He resigned twice from cabinet posts - once over a loan from his ministerial colleague Geoffrey Robinson and once over allegations of misconduct over a passport application for the Hinduja brothers, for which he was later cleared of any wrongdoing.
Since his appointment there have been stories in some newspapers about his links with Russian billionaire Oleg Deripaska.
The Mail on Sunday reported an Italian tycoon Diego Della Vale, who benefited from EU trade tariffs, had played host to Mr Mandelson several times.
On Thursday the Conservative MP Hugo Swire called for a Commons debate on the "very serious nature of some of these allegations".
But on BBC One's Andrew Marr programme the business secretary dismissed the claims as "muck-raking stories that have appeared in some of the Conservative newspapers".
"I have a very clear view of my public role and the responsibilities I have in that public role and how I spend my private time," he said.
"There has been innuendo in the newspapers that I gave favours or I gave benefits as trade commissioner to certain individuals because of my personal friendship with them.
"The entirety of the European Commission, the director general for trade himself, has made clear there is not one jot of truth in that, that it is 100% false."
He added later: "You cannot do business as a European trade commissioner in Russia, India, China, South Africa, Brazil, all the big emerging economies of the world, without having contact with the big business and economic figures in those countries as well as the political figures."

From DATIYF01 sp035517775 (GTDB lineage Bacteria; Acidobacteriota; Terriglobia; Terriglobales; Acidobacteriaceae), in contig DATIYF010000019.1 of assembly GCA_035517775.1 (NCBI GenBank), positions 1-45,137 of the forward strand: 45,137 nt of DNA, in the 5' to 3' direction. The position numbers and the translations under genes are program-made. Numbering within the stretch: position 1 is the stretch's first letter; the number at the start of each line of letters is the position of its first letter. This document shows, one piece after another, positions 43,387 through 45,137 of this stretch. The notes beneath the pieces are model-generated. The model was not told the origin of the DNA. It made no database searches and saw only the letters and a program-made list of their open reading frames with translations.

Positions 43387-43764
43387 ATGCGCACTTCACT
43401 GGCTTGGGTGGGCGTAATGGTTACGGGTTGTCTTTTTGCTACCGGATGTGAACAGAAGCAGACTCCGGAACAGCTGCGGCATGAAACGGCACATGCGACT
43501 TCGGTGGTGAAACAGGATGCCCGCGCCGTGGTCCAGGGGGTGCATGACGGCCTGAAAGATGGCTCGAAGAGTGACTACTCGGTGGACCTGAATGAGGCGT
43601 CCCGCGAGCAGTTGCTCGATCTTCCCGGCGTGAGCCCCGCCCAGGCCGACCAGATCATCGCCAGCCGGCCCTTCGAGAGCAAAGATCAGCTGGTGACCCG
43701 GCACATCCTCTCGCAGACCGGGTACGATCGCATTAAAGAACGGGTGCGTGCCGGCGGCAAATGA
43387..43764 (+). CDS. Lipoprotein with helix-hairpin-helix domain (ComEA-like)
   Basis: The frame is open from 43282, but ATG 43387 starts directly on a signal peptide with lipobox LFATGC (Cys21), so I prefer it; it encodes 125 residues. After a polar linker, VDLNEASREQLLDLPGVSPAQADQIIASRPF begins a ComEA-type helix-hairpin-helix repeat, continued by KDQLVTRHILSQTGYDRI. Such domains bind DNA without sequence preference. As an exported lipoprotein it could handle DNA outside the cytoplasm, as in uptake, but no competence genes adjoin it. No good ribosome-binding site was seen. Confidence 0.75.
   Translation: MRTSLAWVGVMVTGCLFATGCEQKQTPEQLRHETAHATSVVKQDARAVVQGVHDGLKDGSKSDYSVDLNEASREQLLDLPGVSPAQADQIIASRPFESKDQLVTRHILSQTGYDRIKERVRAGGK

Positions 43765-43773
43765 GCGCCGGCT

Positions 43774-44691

Lord Mandelson fell out with Mr Brown in the 1990s when he decided to back Tony Blair for the Labour leadership.
Asked about his relationship with Mr Brown, he said it had had its "rocky moments".
He said: "I think both of us looking back would say we wasted a lot of the energy and time that we could otherwise have devoted to the success of the government by not repairing our relationship sooner."
However, he said the rift had been repaired and it was time to "leave the past behind us".
Lord Mandelson said voters were now looking at Mr Brown "afresh" because of the way he had handled the financial crisis, and were saying he was decisive and capable of bold measures.
"He's not a showy person, he's not an attention-seeking person, he's not swinging around like a pendulum in the way that [Conservative leader] David Cameron is," he added.
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